Want to ace your next speech or presentation? Then follow these five public speaking tips from Mary Cheyne, senior training and communication consultant for Information Technology Services. Cheyne is the faculty advisor of Northeastern’s chapter of Toastmasters International, the runner-up in the 2009 World Championship of Public Speaking, and the founder of Magnetic Podium, an organization aimed at helping people communicate effectively.
Before a presentation, stick to light foods like fruit and veggies or lean protein like chicken and fish. You don’t want to eat a heavy meal that’s going to cause you to feel sluggish because your digestive resources are consuming too much of your energy—you want to feel energized while on stage. Carry a light protein bar with you in your bag in case you’re feeling hungry before a presentation and always have a bottle of water with you.
Tune out your inner critic
Here’s what I would suggest to minimize your public speaking nerves:
- Prepare your presentation as early as possible so you have time to become familiar with what you’re going to say.
- Rehearse with a test audience. The more times you hear yourself say your material out loud in front of other people, the better.
- Be aware when your inner critic is talking so you can ignore it. A simple way to identify the inner critic is to ask yourself, “Would I say what it’s saying to my best friend?” If the answer is no, why on earth would you say it to yourself? One of the biggest misconceptions I clarify is that people’s No. 1 fear is not public speaking. It’s public judgment. So get out of your own way to become the speaker you’ve always wanted to be.
A presentation is not just about imparting information and regurgitating everything you know about a topic. It’s about “edu-taining”—educating your audience while entertaining them at the same time. A great way to do this is to use stories and examples to illustrate your points and make you more relatable to your audience.
If you just lecture to your audience in a “thou-shalt-do-this” kind of fashion, you’re bound to have some people nod off. They might physically be in their seats, but mentally they’ve tuned you out. They’re thinking of what they’re going to have for lunch after your presentation.
It’s also good to keep in mind that a speech or presentation is not a monologue—it’s a dialogue. You can ask your audience questions, both of the rhetorical and interactive variety. Use lots of “you” words to make them feel included and part of what you’re saying. A speech is not just about you. In fact, it’s about what your audience can take away from it.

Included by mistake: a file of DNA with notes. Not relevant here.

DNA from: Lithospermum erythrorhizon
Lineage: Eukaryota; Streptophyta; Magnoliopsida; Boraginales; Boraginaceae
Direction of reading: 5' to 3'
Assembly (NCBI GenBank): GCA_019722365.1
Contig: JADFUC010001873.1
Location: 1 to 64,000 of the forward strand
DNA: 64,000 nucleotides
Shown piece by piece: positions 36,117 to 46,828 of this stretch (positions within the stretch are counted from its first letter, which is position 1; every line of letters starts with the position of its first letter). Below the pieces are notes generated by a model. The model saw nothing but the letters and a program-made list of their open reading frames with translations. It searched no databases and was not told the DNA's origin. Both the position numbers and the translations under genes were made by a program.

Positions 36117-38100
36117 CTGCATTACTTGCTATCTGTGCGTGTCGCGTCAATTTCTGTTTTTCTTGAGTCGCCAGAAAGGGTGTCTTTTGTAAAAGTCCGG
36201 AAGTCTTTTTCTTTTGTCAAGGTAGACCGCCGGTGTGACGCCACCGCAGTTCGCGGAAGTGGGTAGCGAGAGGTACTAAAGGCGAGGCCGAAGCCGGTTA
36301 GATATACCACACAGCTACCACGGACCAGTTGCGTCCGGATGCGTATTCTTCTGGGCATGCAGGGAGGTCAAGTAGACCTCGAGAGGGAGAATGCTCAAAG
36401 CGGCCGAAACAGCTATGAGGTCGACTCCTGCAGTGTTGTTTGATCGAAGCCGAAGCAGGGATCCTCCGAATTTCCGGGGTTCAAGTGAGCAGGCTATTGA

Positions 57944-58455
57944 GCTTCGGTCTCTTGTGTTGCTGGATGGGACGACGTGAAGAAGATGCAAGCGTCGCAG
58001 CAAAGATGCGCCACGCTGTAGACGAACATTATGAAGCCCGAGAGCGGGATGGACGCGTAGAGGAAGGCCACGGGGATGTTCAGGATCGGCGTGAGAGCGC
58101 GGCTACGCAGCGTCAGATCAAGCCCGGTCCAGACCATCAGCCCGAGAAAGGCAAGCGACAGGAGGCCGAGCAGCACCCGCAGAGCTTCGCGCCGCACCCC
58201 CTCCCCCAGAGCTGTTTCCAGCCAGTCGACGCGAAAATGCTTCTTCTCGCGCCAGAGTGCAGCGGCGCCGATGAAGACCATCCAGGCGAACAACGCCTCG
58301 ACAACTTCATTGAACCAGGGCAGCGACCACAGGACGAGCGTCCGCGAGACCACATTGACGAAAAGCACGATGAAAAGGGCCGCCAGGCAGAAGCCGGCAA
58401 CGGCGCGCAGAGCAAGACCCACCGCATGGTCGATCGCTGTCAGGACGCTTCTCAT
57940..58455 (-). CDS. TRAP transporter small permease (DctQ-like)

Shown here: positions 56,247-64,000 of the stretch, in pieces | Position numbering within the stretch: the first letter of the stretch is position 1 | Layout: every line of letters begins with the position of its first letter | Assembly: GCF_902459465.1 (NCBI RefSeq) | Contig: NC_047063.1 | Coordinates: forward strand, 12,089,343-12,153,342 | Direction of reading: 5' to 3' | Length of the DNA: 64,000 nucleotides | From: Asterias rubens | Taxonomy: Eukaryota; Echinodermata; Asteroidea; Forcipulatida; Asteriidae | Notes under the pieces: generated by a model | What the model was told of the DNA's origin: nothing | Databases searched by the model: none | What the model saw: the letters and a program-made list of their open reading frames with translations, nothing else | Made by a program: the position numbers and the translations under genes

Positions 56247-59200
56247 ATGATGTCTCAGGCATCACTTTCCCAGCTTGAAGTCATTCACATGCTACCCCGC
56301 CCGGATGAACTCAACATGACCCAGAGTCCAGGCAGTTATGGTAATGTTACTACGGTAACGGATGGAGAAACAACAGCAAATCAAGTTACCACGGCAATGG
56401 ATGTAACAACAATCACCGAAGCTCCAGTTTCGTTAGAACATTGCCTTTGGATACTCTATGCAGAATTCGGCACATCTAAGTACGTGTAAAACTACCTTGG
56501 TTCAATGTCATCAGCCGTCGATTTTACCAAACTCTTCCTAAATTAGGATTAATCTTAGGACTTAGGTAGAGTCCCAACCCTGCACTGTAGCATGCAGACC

Being comfortable with silence and ‘shutting up’ while on stage is in itself a skill, a muscle you can develop.
— Mary Cheyne
Make eye contact with one person at a time
Don’t think of public speaking as a one-to-many activity. Instead, think of it as having many one-on-one conversations. In practice, here’s what you would do on stage. You look at Fred in the audience, say a few sentences just like you’re having a one-on-one conversation with Fred. Then you look over to Susan in your audience, say a few sentences like you’re having a one-on-one conversation with Susan. Repeat the process throughout your entire speech. In this way, you do not have to feel the “pressure” of pitting yourself against the entire audience. Why put that kind of pressure on yourself? When you think of your speech as a presentation comprising many one-on-one conversations, your “eye contact” feels more natural both to you as well as the person you’re looking at. The added bonus is that it helps to reduce nervousness and anxiety during your speech.
Harness the power of the deliberate pause
If you pause at the right moments, you will increase the impact of your delivery. Being comfortable with silence and “shutting up” while on stage is in itself a skill, a muscle you can develop. The more often you pause, the more natural it feels.
And be sure to pause a little bit longer than you feel comfortable with. When you’re on stage, a one-second pause feels like three to five seconds, and it’s usually not enough for the audience to notice it. You’re better off pausing for slightly too long than slight too short.
Here’s are a few instances when you should incorporate the deliberate pause into your presentations:
- After a question. Pause immediately after asking a question. You need to give the audience time to process your question and then think about their answer before they respond, just like you would if you were asking someone a question in a one-on-one conversation.
- To give the audience time to digest your point. Especially if the content you’re covering would be unfamiliar to the audience, you want to pause after you make a point to give them time to chew on what you’ve said and to make sense of it in the context of their own worldview.
- For dramatic effect. This is my favorite pause to deliver because it enhances the effect of the moment. It’s like a double exclamation point that you might use to exaggerate the drama of a story or example within your presentation. For example, you might say something like this: “Stop thinking too much Fred. You have analysis paralysis. It’s time to stop thinking and take ACTION. Some action, ANY action.” Then you’d take a big long pause here as if to make the double exclamation point come to life.